According to security vendor Symantec, using commonsense when dealing online is one of the foremost methods of keeping malware and other computer nasties away from your system.
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The comments follow the release of the company’s Internet Security Threat Report (ISTR), Volume XIII, which shows an alarming 468 per cent increase in online threats from 2006 to the end of 2007.
According to the report, “…the Web is now the primary conduit of attack activity, as opposed to network attacks, and that online users can increasingly be infected simply by visiting everyday Web sites.”
The report also shows some disturbing facts including:
· Theft or loss of a computer or other device made up 57 per cent of all data breaches during the last half of 2007 and accounted for 46 per cent of all reported breaches in the previous reporting period.
· Government was the top industry sector for identities exposed, accounting for 60 percent of the total, an increase from 12 percent in the previous reporting period.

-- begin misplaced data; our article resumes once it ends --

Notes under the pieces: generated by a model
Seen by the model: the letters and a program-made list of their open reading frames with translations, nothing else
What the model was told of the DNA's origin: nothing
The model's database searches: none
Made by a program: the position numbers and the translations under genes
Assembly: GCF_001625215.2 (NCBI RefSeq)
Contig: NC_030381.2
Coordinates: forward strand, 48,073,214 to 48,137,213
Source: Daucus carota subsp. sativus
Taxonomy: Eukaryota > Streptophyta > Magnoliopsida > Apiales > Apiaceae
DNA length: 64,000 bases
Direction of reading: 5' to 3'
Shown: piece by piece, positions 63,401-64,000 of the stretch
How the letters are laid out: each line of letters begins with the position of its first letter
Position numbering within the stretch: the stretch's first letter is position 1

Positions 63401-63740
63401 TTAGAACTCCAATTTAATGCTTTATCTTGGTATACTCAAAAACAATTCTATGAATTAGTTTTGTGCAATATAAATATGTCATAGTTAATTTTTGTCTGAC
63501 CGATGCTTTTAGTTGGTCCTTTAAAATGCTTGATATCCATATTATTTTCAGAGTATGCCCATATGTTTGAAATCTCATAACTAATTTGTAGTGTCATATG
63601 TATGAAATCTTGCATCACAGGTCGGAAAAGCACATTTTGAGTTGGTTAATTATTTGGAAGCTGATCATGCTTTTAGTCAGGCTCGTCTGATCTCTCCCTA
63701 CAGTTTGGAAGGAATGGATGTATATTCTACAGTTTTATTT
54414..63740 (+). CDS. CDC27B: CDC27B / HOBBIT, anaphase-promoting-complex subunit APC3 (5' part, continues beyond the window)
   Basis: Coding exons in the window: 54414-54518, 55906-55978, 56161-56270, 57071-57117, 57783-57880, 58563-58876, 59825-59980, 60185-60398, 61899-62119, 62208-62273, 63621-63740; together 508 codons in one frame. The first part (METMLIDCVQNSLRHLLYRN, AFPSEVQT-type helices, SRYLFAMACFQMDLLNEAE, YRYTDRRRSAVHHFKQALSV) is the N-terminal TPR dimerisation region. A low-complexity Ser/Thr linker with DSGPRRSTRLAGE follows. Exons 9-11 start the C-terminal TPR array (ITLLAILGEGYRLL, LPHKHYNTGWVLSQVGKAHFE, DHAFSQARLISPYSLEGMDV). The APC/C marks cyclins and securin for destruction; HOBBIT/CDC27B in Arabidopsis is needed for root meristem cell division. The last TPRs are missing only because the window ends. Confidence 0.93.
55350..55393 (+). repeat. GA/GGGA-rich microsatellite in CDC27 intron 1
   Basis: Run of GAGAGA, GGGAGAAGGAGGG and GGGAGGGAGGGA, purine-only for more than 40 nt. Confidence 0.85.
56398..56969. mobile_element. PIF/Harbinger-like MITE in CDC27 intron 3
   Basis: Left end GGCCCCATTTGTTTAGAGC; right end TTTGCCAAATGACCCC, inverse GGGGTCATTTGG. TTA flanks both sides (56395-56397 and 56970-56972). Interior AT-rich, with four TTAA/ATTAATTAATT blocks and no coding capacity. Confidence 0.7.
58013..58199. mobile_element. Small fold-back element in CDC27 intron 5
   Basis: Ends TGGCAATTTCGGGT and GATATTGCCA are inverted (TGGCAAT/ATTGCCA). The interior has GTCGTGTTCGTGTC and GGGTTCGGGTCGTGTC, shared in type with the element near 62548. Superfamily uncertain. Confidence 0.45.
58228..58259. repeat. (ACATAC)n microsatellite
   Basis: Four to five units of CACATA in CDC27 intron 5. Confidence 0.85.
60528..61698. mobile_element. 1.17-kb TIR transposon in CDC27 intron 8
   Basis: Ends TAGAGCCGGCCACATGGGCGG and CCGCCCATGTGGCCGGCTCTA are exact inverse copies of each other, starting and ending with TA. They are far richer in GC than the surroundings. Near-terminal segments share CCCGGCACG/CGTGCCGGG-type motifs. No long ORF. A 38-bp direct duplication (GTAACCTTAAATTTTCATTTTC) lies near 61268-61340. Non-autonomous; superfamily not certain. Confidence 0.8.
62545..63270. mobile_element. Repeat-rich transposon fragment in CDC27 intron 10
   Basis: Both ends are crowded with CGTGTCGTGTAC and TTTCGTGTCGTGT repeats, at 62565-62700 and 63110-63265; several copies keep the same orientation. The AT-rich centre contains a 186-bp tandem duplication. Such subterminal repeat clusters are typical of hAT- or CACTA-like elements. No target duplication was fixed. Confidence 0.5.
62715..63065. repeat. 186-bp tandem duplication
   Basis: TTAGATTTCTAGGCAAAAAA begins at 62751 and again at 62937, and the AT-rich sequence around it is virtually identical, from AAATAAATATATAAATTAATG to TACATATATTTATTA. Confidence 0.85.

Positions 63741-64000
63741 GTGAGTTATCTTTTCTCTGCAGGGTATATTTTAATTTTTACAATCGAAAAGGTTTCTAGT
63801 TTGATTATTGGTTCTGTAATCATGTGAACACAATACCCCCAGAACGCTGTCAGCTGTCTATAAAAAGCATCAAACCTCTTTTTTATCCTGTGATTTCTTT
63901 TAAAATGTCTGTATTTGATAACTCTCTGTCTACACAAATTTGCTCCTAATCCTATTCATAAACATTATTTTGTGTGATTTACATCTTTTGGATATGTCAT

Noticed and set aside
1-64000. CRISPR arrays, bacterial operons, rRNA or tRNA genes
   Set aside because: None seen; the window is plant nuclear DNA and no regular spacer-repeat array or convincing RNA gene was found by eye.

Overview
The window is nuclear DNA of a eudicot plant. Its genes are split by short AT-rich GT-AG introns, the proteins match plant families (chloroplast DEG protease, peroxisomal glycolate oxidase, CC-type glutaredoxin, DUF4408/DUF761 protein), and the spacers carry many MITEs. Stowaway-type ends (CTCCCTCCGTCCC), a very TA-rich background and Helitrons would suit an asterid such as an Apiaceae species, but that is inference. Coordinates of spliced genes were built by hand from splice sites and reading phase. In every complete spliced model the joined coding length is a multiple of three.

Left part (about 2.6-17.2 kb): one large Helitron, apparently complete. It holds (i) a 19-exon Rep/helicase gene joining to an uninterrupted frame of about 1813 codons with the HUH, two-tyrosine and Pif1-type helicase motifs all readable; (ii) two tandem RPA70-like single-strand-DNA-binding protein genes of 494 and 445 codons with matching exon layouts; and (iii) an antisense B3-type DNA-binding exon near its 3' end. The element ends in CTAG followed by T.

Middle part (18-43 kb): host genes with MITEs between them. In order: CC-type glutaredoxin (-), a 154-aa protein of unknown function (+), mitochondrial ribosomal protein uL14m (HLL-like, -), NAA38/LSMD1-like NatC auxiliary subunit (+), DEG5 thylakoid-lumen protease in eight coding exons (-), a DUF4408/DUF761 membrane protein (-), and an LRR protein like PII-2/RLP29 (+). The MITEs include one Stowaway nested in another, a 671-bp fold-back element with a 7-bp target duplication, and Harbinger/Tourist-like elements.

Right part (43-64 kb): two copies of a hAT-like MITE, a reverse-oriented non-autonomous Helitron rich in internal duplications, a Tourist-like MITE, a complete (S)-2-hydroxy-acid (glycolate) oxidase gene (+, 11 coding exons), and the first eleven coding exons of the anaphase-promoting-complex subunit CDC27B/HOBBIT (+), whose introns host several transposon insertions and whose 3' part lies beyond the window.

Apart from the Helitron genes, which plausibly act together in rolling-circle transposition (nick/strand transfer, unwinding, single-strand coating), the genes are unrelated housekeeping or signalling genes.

· And a full identity can be purchased in the underground economy for as little as $1.
According to Martin, social networking has now become a major source of online information for cyber-criminals.
“Personal information is the most important. Criminals are leveraging social networking sites and then selling the information to those in the underground economy, who then find other ways to get even more information on an individual. This has the effect that at the end of the line, someone ends up with enough data to be able to access bank accounts or credit card information.”
This is also borne out by Stephen Trilling, vice president, Symantec Security Technology and Response, who says, “Avoiding the dark alleys of the Internet was sufficient advice in years past,” “Today’s criminal is focused on compromising legitimate Web sites to launch attacks on end-users, which underscores the importance of maintaining a strong security posture no matter where you go and what you do on the Internet.”
And the Symantec report underlines this by concluding that “in the last six months of 2007, 68 per cent of the most prevalent malicious threats reported to Symantec attempt to compromise confidential information”.
And according to Martin, the banking and financial sectors still account for some 80 per cent of all malware and phishing attacks worldwide.
However, in a positive note, Martin says that apart from using new technology, merchants are becoming much wiser in identifying suspect purchases, albeit by using traditional methods like ringing up the customer and confirming the order and cross checking the information.
“Merchants are getting better and better at picking up fraud on their sites”, he says.